There are many (most) commemorative series whereby the design does not inspire me at all ... hence my complete lack of interest in a complete 144-coin set.

IMHO ... my aesthetic of Brenda Putman coin places it into the 'needed to have' for a type coin but does not thrill me.

The second Cleveland as comems states was possible would have become in my judgment another 'wasted' coin in the overall scheme of the series.

BTW - Great to have commems back and posting with us.

David
Take a look at my other hobby ... http://www.finewoodcrafter.com
Too many hobbies .... too much work .... not enough time.
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 Posted 01/23/2016  7:28 pm  Show Profile   Bookmark this reply Add Coinfrog to your friends list Get a Link to this Reply
Wonderful post. Thanks.
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 Posted 02/11/2016  11:14 pm  Show Profile   Bookmark this reply Add Susuman to your friends list Get a Link to this Reply
Commems,

I was reading this thread, checked your old ones posted above, and realized that I have one of the apparently rare envelope holders for the Cleveland commemorative. Here is a photo of the coin and original envelope. The coin was in the issuing envelope, which was folded and all stuck into the shown 2x2.

I have little doubt that this is the original coin to the envelope. This commemorative was collected by my grandfather who was an active collector through the 1930's. It is even possible that he actually was the original purchaser of the coin as I know he traveled from Detroit to Washington D.C. in June 1936 specifically to purchase coins.

Anyway, I guess that 733 is one more envelope number you can add to your list. How many have you identified thus far?

I appreciate your write-ups on the different commemorative coins. Thank You




I am thinking of sending this coin into PCGS. I wish they could encapsulate the envelope with it though....
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 Posted 02/12/2016  01:18 am  Show Profile   Bookmark this reply Add CelticKnot to your friends list Get a Link to this Reply
That.....is... AMAZING.
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 Posted 02/12/2016  08:56 am  Show Profile   Check captainrich's eBay Listings Bookmark this reply Add captainrich to your friends list Get a Link to this Reply

Quote:
I am thinking of sending this coin into PCGS. I wish they could encapsulate the envelope with it though....


I see that Susuman's commemorative envelope is even autographed by someone named "P. Mint."
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 Posted 02/12/2016  2:19 pm  Show Profile   Bookmark this reply Add mellamobradley46 to your friends list Get a Link to this Reply
Looks to me that it was autograph by "Uncle P. Mint."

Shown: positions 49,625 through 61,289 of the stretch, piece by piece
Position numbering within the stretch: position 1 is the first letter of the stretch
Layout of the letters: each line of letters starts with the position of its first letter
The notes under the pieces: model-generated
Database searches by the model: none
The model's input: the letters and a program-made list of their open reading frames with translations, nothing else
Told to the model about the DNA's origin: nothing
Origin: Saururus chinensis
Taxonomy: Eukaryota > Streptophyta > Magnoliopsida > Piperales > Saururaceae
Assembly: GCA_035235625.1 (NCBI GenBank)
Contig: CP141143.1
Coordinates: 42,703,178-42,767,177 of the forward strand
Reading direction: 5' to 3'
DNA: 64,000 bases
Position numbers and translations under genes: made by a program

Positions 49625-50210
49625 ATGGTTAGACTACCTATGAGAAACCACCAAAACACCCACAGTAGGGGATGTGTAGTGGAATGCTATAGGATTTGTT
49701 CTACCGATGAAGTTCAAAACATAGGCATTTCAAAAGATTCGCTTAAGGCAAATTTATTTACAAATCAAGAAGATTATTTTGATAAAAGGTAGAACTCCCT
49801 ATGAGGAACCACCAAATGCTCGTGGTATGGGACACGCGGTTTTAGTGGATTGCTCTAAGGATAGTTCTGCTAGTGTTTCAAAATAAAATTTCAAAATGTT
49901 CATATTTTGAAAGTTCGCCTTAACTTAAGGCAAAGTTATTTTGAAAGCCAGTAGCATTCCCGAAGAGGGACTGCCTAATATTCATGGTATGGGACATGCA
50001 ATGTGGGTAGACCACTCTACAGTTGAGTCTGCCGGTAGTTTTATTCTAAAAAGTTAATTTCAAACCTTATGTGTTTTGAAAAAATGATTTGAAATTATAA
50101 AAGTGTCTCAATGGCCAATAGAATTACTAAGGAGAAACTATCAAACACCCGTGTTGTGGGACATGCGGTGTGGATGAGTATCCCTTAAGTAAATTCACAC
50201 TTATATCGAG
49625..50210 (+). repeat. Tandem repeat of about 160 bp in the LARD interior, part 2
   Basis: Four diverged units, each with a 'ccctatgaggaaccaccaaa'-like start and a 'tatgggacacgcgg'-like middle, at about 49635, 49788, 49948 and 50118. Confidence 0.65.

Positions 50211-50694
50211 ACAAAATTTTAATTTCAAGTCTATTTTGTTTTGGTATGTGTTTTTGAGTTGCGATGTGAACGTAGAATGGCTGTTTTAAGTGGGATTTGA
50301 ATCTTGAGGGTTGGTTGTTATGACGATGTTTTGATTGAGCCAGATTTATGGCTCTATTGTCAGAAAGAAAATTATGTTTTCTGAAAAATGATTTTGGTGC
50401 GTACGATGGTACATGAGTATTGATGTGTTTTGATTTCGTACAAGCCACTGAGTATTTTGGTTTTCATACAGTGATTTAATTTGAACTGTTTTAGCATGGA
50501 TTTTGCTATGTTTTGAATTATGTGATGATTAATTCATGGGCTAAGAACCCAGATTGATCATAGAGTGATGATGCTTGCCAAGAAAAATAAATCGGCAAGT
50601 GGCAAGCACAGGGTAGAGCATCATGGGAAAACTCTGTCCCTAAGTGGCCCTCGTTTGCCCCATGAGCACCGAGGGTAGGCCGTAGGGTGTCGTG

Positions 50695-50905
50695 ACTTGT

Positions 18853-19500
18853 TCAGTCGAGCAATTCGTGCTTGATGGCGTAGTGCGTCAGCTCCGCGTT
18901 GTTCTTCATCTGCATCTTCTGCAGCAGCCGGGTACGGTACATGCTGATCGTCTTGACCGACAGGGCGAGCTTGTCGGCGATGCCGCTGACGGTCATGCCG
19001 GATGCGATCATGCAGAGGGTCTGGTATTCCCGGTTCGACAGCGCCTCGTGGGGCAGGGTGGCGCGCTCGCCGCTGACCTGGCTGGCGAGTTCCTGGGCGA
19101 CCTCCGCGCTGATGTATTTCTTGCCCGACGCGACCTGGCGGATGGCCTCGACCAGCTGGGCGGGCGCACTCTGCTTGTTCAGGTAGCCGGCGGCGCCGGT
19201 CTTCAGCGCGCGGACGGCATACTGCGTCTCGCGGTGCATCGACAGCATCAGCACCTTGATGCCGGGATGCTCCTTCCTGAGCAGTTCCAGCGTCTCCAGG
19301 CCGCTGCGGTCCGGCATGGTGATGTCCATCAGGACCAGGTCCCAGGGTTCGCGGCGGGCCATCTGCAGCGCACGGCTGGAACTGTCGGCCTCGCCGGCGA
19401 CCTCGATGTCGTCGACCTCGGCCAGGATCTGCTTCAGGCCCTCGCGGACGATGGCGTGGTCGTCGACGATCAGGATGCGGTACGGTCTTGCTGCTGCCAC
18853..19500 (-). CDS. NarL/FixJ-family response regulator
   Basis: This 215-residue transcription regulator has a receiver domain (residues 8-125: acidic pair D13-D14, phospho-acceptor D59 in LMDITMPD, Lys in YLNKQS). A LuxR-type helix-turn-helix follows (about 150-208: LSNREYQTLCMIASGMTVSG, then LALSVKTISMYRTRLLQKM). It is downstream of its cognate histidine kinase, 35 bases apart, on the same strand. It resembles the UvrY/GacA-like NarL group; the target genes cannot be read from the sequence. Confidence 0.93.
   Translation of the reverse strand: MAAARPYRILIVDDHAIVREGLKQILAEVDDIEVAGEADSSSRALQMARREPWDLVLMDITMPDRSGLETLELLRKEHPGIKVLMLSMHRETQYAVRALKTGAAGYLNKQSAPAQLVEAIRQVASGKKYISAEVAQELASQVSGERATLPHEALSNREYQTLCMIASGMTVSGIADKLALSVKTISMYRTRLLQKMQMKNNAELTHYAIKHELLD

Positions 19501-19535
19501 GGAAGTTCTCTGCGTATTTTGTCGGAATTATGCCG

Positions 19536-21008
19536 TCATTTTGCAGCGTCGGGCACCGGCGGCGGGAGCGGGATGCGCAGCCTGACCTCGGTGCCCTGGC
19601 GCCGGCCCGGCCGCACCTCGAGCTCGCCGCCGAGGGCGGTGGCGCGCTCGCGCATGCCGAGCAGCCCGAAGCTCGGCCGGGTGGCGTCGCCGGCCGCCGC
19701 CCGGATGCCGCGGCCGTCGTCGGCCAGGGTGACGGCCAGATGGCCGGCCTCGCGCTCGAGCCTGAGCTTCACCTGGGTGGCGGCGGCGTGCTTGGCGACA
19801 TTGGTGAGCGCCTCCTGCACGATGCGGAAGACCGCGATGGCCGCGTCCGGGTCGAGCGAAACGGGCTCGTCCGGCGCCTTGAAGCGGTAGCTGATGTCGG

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 Posted 02/12/2016  3:14 pm  Show Profile   Check captainrich's eBay Listings Bookmark this reply Add captainrich to your friends list Get a Link to this Reply
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 Posted 02/12/2016  5:24 pm  Show Profile   Bookmark this reply Add Susuman to your friends list Get a Link to this Reply
I seem to have a lot of coin envelopes autographed by 'Uncle P. Mint' and his apparent brothers 'Uncle D. Mint' and 'Uncle S. Mint' They all seem to be in my grandfathers writing....

Wait a minute ... It can't be.... Oh, this is hurting my brain
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 Posted 02/15/2016  11:48 am  Show Profile   Bookmark this reply Add commems to your friends list Get a Link to this Reply
@susuman: Wonderful group of Cleveland Centennial coin items! Thanks for sharing - I will add "733" to my listing of envelopes. It will be the first addition in quite some time.

It's great that your grandfather took the time to carefully store the items in his coin collection. So many have been abused over the years, it's wonderful to read about coins that are truly original. I hope you enjoy owning the Cleveland pieces for a long time to come!

Lastly, I'm glad you've enjoyed reading some of my commemorative coin posts!


Collecting history one coin or medal at a time! (c) commems. All rights reserved.
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 Posted 03/04/2016  03:08 am  Show Profile   Bookmark this reply Add freddo30 to your friends list Get a Link to this Reply
I like to think that the "1937" Clevelands include the very scarce heavily clashed and repolished die coins which are rarely mentioned (if ever) produced when no more fresh dies were available indicating possibly late iteration. They are the only examples of this type which I have encountered with spectacular multicolored toning due to the difference in surface texture and one original pair I sold in 1989 still gives me nightmares even though the price was obscene for the time ($4,000 for the pair) having paid $200 in the original holder with envelope in 1981. I've always hoped to see them again somewhere, somehow, but it hasn't happened.
Living in the immediate area of The Great Lakes Exposition, I have owned many (300+) of these coins including (8) in numbered envelopes (I kept #940), single Melish notarized specimens (I retained #102), double Melish notarized two-coin sets (retained #93/94), specimens in his Bromwell Wire Goods Company mailing envelopes, tri-fold cards with tissue, bank distribution single and double cards, a small hoard of 50 matched pcs and 2-1/2 tons of related ephemera. I've also explored the much changed grounds of the exposition in Cleveland just for fun.
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 Posted 03/04/2016  06:45 am  Show Profile   Bookmark this reply Add RCook to your friends list Get a Link to this Reply
At a final cost of $1.70 each I think I'll put in my order for a few thousand.